Much of his research occurred at UC Davis. For 24 years, from 1989 to 2015, Page maintained a honey bee-breeding program, managed by bee breeder-geneticist Kim Fondrk. Their contributions include discovering a link between social behavior and maternal traits in bees. Their work was featured in a cover story in the journal Nature. In all, Nature featured his work on four covers from work mostly done at UC Davis.
Page's UC Davis honors include:
- Thomas and Nina Leigh Distinguished Alumni Award (2018) from UC Davis Department of Entomology and Nematology
- UC Davis Distinguished Emeritus Professor (2019), one awarded annually, UC Davis Emeriti Association
- Exceptional Emeriti Faculty Award (2022), UC Davis College of Agricultural and Environmental Sciences
He most recently won the 2023 C. W. Woodworth Award, the highest honor that the Pacific Branch of ESA offers. “Dr. Page is a pioneering researcher in the field of evolutionary genetics and social behavior of honey bees, and a highly respected and quoted author, teacher and former administrator,” wrote nominator Steve Nadler, professor and chair of the UC Davis Department of Entomology and Nematology. Page is the 12th UC Davis recipient of the award, first presented in 1969. Laidlaw won the award in 1981. (See news story)
The annual California Honey Festival, free and open to the public, will take place from 10 a.m. to 5 p.m., Saturday, May 6 in downtown Woodland. It's about celebrating the importance of bees; the festival's mission is "to promote honey and honey bees and their products." Last year's event drew some 40,000 people.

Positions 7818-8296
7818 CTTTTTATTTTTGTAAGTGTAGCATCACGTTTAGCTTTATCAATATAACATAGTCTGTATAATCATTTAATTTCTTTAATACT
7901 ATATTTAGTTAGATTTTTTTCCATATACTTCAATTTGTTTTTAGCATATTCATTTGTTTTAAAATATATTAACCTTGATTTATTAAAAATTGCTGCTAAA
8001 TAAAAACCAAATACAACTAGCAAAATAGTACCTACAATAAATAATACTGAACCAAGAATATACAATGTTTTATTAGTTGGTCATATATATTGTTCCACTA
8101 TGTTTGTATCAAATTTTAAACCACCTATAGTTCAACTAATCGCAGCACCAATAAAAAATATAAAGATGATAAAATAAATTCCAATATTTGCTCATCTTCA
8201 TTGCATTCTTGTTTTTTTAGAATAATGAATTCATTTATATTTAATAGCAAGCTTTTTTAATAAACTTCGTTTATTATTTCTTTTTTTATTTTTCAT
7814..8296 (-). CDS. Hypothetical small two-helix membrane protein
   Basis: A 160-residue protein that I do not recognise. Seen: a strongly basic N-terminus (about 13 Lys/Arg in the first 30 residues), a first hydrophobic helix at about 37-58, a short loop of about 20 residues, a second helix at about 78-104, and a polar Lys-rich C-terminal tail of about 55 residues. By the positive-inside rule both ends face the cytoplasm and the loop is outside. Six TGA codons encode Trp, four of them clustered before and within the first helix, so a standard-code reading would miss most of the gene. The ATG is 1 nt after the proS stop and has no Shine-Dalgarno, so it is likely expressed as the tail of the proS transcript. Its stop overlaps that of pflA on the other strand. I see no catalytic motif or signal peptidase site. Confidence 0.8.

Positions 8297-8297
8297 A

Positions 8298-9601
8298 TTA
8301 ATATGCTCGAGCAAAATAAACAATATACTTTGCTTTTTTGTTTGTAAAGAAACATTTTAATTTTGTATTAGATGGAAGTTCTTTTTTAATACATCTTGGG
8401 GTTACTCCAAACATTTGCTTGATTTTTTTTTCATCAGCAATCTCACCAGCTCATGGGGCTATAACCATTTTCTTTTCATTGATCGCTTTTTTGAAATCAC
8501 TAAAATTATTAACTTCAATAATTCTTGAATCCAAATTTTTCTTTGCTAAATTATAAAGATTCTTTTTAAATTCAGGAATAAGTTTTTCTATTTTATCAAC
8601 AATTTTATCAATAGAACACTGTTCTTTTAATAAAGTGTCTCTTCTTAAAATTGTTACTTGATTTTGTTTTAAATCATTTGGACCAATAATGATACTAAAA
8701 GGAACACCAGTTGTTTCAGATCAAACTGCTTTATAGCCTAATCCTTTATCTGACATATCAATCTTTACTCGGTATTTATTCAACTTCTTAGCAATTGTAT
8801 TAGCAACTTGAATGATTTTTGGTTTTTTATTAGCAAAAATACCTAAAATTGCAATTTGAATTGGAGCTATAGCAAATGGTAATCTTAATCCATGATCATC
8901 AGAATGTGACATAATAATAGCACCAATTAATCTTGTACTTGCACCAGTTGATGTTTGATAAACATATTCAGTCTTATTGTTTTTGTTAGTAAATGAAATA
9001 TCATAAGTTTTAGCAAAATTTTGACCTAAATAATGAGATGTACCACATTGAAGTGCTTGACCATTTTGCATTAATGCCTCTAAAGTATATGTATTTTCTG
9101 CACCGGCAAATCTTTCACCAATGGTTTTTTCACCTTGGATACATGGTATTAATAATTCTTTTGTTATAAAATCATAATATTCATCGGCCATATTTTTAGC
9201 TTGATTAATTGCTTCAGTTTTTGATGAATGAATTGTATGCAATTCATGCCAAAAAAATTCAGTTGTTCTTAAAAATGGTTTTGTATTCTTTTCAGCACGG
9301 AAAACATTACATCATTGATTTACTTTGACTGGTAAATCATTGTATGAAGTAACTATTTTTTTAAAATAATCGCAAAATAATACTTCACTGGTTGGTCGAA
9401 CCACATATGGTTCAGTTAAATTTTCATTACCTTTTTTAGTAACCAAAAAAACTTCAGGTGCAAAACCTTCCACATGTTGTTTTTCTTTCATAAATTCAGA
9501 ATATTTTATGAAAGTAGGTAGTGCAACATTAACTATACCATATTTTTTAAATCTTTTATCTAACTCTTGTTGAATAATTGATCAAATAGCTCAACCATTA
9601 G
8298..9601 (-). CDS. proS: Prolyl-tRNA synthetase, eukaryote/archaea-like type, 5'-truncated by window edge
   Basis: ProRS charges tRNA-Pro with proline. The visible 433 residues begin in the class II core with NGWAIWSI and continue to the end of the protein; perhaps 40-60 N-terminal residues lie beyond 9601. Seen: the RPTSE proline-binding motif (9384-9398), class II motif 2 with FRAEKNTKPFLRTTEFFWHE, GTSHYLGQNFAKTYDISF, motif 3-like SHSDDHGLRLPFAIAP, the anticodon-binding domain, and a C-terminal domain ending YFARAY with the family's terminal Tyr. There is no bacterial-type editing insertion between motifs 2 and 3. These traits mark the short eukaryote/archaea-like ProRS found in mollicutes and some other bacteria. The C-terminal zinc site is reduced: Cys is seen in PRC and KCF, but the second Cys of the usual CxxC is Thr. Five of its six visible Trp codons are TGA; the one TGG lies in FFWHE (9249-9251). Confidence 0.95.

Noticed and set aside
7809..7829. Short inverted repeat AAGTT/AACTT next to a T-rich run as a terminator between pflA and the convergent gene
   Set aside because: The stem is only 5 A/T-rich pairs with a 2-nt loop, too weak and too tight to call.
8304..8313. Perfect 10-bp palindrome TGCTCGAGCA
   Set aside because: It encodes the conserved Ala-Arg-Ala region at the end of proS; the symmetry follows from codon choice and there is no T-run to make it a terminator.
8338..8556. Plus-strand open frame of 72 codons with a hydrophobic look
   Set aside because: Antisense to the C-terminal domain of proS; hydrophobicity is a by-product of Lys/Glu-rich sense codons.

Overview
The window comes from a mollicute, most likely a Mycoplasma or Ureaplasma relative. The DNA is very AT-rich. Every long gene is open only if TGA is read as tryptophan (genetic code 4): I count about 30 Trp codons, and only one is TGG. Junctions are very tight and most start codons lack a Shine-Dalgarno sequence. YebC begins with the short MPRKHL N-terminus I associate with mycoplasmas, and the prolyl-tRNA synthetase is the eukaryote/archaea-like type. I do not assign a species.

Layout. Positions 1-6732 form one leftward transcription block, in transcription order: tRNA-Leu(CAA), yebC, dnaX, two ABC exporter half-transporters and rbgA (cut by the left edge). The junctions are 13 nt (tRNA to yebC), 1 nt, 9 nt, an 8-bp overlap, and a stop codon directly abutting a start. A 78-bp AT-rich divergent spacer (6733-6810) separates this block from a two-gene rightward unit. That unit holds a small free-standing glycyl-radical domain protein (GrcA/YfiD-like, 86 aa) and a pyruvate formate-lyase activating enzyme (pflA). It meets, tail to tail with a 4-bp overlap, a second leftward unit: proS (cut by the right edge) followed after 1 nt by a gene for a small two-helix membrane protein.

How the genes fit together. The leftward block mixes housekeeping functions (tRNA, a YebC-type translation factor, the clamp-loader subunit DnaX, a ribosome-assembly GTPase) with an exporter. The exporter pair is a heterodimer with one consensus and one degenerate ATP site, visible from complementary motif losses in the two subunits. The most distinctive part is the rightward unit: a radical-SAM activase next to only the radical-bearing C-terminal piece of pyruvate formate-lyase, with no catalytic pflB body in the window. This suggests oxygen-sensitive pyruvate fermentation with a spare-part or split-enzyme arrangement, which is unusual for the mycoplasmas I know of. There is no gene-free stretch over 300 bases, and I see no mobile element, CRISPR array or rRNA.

Honey bees pollinate more than 30 California crops, including almonds, a $5 billion industry (no bees, no pollination, no almonds). Indeed, California produces more than a third of our country's vegetables and three-quarters of our fruits and nuts. However, colony losses are alarming due to pesticides, pests, predators and pathogens.
The event, launched in 2017, is both educational and entertaining. You can taste honey, check out bee observation hives, watch cooking demonstrations and kids' shows, taste mead and other alcoholic drinks (if you're of age) and learn about bees from beekeepers and bee scientists. Vendors, offering various products and food, will line the streets.
Co-founder of the California Honey Festival, with the city of Woodland, is Amina Harris, director of the UC Davis Honey and Pollination Center, Robert Mondavi Institute. At her annual booth, she explains what the honey flavor wheel is and invites the crowd to sample honey varietals.
An integral part of the festival is the UC Davis-based California Master Beekeeper Program (CAMBP), founded and directed by Extension apiculturist Elina Lastro Niño of the UC Davis Department Entomology and Nematology faculty. Since 2016, the CAMBP team has provided a program of learning, teaching, research, and public service, delivering comprehensive, science-based information about honey bees and honey bee health. They've donated donated 32,000 hours of volunteer time and served 186,630 individuals in education, outreach and beekeeping mentorship since 2016. Read more about their classes and their work on their website.
Here's a photographic glimpse of previous California Honey Festivals:
Nothing is better than this!